Yes, there are no more logging roads. And yes, the extent of any common carrier will begin and end in the millyard, being nothing more than a loop to keep it from looking too static.

And I have just bought a 2005, last week to be exact. I have looked through them, and their kit offerings are more that would be found in downtown Racine at the turn of the century. (No, I'm not in Racine, just too damn close to it.) Close enough that it wouldn't be too hard to go through Racine or Milwaukee and find the buildings on which most of them are based.
This is not what I have in mind, and although I wish there was enough diversity that I could use a kit, I'm fully aware that to get what I'm after, I'm going to have to scratch build almost everything.
To further inform, during the period of 1955 through 1963, I lived on a ranch with my parents, and worked for the owner, part time until 1959 and full time until the end of the logging operations on that ranch in 1961. During this period, and in that area, Laytonville Cal., the "good" logging was long since over, although at the time we moved there in 1955, there were 27 sawmills within ten miles of the town itself. By 1963, there were two of them left. The town never had time to achieve anything that resembles any of the kit offerings, with the exception of the "mall", in which most of the shops were less than twelve feet wide by twenty feet long. No, I'm not modeling this town, and haven't seen anything there since 1963. What I want to reproduce, or create, is the feeling of the "town that never quite made it" and is in the beginning of decline, or maybe continuation of the decline is more accurate. The nearest railroad cuts inland at Longvale, some twelve miles south, and the railroad logging was gone long before we ever moved into the area. Which should also tell you how concerned I am with accuracy. Where I am concerned with accuracy is showing things that most people would rather forget. The shoddy construction of the houses on the Indian Rancheria, the clear need for maintenance on the buildings in town and the lack of money to do it. The town that has had it's reason for existance slowly degrade, but most people have too much time and money tied up to abandon what they still have.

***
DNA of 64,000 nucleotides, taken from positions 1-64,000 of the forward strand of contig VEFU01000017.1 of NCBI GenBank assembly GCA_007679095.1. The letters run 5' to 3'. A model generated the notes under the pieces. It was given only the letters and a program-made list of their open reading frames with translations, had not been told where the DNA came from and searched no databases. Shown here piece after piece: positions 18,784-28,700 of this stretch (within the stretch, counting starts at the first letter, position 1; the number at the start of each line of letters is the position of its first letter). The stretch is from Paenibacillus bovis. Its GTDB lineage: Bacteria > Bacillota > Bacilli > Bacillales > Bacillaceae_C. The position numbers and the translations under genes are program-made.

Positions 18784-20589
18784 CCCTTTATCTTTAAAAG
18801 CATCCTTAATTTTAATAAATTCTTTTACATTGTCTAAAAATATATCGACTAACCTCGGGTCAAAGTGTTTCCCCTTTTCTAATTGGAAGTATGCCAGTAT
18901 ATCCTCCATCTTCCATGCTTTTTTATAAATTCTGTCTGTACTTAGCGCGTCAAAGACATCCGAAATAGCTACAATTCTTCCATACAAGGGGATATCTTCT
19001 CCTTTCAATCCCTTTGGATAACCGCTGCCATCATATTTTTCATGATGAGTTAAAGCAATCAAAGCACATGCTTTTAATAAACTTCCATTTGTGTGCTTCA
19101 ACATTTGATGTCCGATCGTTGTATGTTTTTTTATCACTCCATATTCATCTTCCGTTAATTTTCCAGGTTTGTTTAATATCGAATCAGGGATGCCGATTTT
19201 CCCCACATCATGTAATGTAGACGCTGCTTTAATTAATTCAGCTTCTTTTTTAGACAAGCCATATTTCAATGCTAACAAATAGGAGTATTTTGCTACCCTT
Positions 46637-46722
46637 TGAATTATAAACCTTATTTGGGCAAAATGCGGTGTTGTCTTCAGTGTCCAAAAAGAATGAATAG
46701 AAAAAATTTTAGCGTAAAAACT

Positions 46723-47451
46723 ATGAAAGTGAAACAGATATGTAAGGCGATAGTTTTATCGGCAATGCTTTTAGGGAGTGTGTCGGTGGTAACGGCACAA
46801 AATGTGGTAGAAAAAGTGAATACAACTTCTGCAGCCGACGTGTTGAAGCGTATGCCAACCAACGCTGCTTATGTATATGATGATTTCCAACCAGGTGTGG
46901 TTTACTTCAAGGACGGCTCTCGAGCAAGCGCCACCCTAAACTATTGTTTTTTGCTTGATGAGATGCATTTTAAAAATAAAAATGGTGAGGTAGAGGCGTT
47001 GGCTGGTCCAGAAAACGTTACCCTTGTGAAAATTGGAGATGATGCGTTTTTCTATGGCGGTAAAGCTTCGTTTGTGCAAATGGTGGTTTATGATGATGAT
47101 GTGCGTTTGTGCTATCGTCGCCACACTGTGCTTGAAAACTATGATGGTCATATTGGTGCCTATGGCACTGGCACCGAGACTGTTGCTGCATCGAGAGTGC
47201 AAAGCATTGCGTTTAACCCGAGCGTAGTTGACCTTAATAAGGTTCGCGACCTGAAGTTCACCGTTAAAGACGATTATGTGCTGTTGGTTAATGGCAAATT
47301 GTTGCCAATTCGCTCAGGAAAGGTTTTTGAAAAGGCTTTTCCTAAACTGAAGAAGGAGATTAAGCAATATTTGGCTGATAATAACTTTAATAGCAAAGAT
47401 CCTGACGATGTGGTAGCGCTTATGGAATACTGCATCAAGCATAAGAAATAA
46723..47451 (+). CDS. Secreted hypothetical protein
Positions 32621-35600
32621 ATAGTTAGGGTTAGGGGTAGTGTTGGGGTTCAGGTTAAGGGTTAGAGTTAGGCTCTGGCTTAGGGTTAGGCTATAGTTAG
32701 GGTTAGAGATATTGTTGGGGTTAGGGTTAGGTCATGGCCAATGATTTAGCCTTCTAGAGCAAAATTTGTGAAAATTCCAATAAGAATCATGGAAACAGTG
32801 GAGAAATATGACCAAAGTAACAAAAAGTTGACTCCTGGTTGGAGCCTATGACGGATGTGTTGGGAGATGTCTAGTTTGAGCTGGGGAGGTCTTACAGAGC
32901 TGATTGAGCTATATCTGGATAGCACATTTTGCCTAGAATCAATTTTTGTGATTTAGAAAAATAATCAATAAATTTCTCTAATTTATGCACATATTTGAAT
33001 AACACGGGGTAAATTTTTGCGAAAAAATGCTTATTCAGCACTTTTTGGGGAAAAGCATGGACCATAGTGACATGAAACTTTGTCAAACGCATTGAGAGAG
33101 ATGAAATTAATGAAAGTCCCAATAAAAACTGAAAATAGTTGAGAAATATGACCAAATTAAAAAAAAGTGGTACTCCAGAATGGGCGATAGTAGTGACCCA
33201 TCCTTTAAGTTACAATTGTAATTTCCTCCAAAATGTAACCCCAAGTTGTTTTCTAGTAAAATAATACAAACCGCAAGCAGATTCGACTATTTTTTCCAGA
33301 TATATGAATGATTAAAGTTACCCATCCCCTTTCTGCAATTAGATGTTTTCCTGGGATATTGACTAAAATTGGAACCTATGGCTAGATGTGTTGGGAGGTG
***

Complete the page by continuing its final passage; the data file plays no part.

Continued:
Because I clearly realize that what I want is the tiniest of niche markets. Those that like diesels can probably blame me for not buying them, but I have some, and they haven't seen daylight for over ten years. I have no interest in them. But, this is a hobby, I don't have to compromise, if it's not available, I scratch build. If the loco I want isn't available, I bash something. I realize that for any company to survive, they have their bottom line, and unprofitable items have to fall by the wayside. But it doesn't mean that I have to like it.